3 big changes to Virginia criminal law
Several new laws went into effect in Virginia as of July 1, 2022. Three notable examples include the use of facial recognition to aid in criminal investigations, increased penalties for possession of small amounts of marijuana and the recognition of the sending of certain intimate photos as a trespass.
#1: Police are allowed to use facial recognition equipment
In 2021 Virginia lawmakers passed a law that banned the use of facial recognition technology. Less than a year after its passage, lawmakers approved a bill that basically removes the ban. Instead of the ban, the state now allows for the use of this technology in certain situations. One example: when police have reasonable suspicion that the individual in question committed a crime — a relatively broad scenario.
The new law does prohibit the use of the technology for surveillance or general monitoring. We will provide updates on the application of this new law as examples become available.
#2: Marijuana is legal … sometimes
In 2021, Virginia lawmakers passed legislation to legalize marijuana. The law essentially allowed for those 21 or older to possess small amounts of marijuana. Unfortunately, a recent change is seen by advocates for the legalization of marijuana as a step backwards.
The previous law allowed for possession of up to one ounce of marijuana. Those who were in possession of more could face a civil penalty with a fine of about $25. Lawmakers recently changed this. The new law, effective as of July 1, 2022, makes it a criminal misdemeanor to possess over 4 ounces but less than 1 pound of marijuana in public.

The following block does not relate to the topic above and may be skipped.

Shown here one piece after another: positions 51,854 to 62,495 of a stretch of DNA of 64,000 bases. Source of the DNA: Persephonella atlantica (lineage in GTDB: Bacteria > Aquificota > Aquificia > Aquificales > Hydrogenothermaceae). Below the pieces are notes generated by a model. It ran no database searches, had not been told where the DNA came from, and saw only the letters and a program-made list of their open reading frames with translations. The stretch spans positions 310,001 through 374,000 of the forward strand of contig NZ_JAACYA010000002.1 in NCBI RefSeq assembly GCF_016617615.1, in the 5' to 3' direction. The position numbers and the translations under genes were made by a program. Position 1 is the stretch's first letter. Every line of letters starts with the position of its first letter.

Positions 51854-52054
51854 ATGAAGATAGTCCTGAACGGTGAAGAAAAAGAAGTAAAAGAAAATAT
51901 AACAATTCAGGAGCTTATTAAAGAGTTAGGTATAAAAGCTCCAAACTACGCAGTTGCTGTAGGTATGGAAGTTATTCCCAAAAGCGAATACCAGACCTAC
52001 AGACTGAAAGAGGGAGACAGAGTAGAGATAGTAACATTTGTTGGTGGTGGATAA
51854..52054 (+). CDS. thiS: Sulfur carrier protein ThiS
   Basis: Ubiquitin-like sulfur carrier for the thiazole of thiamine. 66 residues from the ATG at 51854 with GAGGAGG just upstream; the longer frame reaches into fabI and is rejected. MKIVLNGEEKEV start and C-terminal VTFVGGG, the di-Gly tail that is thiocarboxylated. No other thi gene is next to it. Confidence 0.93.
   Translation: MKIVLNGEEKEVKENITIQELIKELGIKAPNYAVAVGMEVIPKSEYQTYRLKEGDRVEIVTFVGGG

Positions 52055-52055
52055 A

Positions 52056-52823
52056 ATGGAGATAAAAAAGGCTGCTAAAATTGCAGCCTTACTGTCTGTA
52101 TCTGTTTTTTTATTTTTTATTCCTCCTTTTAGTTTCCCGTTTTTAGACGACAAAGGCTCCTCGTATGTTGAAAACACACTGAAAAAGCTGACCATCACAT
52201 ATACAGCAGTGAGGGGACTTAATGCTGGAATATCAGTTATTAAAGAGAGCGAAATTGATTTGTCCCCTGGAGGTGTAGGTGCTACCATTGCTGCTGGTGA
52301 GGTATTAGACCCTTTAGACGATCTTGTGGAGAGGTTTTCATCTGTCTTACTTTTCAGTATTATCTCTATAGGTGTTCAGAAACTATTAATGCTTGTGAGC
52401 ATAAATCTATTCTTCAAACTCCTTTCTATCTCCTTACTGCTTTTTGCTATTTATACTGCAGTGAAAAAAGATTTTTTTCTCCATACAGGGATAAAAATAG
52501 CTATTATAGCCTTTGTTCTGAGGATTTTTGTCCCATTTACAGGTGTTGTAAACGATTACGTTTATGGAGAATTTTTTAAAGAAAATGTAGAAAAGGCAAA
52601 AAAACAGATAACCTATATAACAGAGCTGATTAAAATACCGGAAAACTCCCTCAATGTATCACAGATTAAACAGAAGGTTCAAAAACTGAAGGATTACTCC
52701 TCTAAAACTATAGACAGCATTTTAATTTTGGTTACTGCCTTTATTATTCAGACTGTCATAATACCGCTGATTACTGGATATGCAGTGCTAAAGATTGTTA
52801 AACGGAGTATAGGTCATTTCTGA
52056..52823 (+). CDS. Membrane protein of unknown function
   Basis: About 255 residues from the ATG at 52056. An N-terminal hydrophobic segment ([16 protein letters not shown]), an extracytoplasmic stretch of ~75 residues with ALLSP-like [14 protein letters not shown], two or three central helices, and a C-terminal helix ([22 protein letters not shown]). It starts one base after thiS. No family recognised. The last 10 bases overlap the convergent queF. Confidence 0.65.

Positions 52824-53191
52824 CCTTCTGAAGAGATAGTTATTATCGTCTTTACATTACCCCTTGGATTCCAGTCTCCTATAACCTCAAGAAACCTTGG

This change translates to a steep increase in the severity of penalties. A violation can now result in a Class 3 misdemeanor. This means the accused can face up to a $500 fine and a criminal record. A second offense can lead to Class 2 misdemeanor charges. This comes with even more harsh penalties that can include the possibility of up to 6 months in jail and a $1,000 fine. Those with more than a pound could face felony charges and up to 1 year’s imprisonment as well as a $250,000 fine.
It is important to point out that the law applies to possession of “marijuana” which extends to include edibles.
This new law will likely cause confusion amongst Virginians, as the state had recently took actions towards marijuana legalization. This confusion could result in unintentional violations of the law. Unfortunately, with these types of crime, intent is generally not a factor that affects whether the police can move forward with criminal charges.
#3: Sending certain pictures is now illegal
It is now possible to fine an adult who texts an “intimate image” to another adult without their permission. The law defines an intimate image as a photo, film, or other visual of a naked adult.
As of July 1, 2022, this action can qualify as a trespass. The alleged offender can face up to $500 in fines or more if the individual who receives the image suffers actual damages greater than that amount.
These laws are constantly evolving. Anyone facing allegations of a criminal offense is wise to take the matter seriously and contact an attorney to discuss their options.